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I have never heard of J-P Marchette before, but France isn’t exactly a breeding ground for noir. USA and Scandinavia are. I don ‘t consider France to be a breeding ground for any interesting literature right now, but it’s another battle :)

If you’re looking for some good european hardboiled/noir, Gunnar Staalesen’s Varg Veum series is pretty cool. If you’re looking for the best representatives of the genre, you should give a try to the likes of Jim Thompson, James Ellroy and Anthony Neil Smith. I’m sure you would like at least one of them.

Oh and Bléville would be translated as “Wheatville”, literally.

Comment by Benoît Lelièvre (@BenoitLelievre)

I was hoping you’d comment since I knew this is your area of expertise. I’ll check those writers out. There were some things I liked about the novella, but as a whole it didn’t add up to much – some of those elements, though, I’d love to explore in other noir novels.

I think the translator went into the wheatville/doughville thing – i read this about a month ago so can’t remember the explanation clearly, but the gist of it was that wheatville is the direct translation and “doughville” gives a better sense of the word for english readers. (?)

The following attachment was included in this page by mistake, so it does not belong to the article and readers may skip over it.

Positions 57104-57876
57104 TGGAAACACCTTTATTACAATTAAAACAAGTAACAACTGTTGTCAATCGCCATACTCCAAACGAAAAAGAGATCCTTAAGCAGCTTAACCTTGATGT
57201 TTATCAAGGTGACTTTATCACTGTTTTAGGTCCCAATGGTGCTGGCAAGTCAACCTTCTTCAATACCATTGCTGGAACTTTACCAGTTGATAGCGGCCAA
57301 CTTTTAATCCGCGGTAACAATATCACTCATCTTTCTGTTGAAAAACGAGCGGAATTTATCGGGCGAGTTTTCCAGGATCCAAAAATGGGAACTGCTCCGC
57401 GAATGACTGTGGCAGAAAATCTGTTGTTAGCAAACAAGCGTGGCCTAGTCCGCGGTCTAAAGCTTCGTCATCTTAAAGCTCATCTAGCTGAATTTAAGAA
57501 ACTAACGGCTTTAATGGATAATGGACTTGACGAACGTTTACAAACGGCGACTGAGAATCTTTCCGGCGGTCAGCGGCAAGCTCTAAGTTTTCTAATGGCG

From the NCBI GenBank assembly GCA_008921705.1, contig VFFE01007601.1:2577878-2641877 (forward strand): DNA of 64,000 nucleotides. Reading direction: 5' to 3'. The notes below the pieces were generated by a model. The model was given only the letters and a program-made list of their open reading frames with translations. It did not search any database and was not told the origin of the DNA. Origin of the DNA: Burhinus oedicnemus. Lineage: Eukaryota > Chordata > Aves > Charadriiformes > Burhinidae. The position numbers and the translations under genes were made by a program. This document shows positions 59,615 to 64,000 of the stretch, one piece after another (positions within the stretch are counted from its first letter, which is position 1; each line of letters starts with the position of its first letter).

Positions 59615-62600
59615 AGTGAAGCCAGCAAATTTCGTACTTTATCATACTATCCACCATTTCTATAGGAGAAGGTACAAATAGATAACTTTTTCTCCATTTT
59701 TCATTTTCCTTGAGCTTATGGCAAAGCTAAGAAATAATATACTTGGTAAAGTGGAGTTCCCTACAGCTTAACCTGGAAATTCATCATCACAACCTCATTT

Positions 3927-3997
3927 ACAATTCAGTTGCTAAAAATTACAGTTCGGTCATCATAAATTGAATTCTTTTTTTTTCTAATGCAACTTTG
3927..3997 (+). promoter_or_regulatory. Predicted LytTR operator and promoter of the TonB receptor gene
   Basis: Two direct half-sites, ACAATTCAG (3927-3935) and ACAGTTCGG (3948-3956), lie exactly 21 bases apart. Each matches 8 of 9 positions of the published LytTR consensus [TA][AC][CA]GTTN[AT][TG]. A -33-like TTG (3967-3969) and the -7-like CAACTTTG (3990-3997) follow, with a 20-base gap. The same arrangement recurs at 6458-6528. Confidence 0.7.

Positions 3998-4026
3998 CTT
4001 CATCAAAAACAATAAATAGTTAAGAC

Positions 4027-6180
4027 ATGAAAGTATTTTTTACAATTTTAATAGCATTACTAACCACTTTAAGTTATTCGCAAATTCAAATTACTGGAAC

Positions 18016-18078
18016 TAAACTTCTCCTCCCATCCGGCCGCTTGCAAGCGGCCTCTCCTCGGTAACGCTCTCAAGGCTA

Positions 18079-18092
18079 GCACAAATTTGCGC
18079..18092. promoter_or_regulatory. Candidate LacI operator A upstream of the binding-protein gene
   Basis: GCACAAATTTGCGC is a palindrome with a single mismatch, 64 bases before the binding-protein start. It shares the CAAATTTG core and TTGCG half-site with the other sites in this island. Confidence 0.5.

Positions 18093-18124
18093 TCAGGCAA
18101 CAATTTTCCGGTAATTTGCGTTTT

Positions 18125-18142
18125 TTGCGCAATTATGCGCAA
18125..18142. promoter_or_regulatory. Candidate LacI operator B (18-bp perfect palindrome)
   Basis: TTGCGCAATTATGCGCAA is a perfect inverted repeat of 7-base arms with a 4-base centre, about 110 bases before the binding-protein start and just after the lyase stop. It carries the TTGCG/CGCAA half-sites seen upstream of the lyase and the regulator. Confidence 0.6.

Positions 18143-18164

Thanks much for the suggestions!

Comment by Ellen Rhudy

No problem. I’m happy to help. There are a lot of writers that are using elements of noir to make something that’s greater than the sum of its part. Guys you would appreciate I think. Cormac McCarthy is one of them. Daniel Woodrell, Frank Bill and James Ellroy (I’m so clever, I named him twice), from the top of my head.

Not that I want to promote that American writers “get” it more, but noir has its roots in America and they show a very good understanding of what it is. It started with James M. Cain and it developped into a tradition of its own that peaked in the sixties and struggled through decades since then. I feel we’re at the dawn of a new golden age though. There are many writers that get picked up: Tom Piccirilli, Scott Phillips, Jay Stringer, Vince Zandri, John Rector, Allan Guthrie, Duane Swierczynski, etc. and those guys are really conscious about developing a scene. This historical perspective and tradition doesn’t exist in French noir. Heath Lowrance has written a history of hardboiled/noir if you’re interested. It’s a long but fascinating read.


Comment by Benoît Lelièvre (@BenoitLelievre)

Ouch it sounds like French noir is much less exciting than its American counterpart. I can’t say I have read any French noir, but I did read Jim Thompson last year and liked him quite a bit. Compared to this novella, I think there is a lot more excitement in Thompson’s The Killer Inside Me. I’d listen to Ben, he definitely knows his stuff.

Comment by Brenna (@LitMusings)

Jim Thompson’s the man (or was). He wrote many novels and I’d say about 75% of them are classics of the genre.

Comment by Benoît Lelièvre (@BenoitLelievre)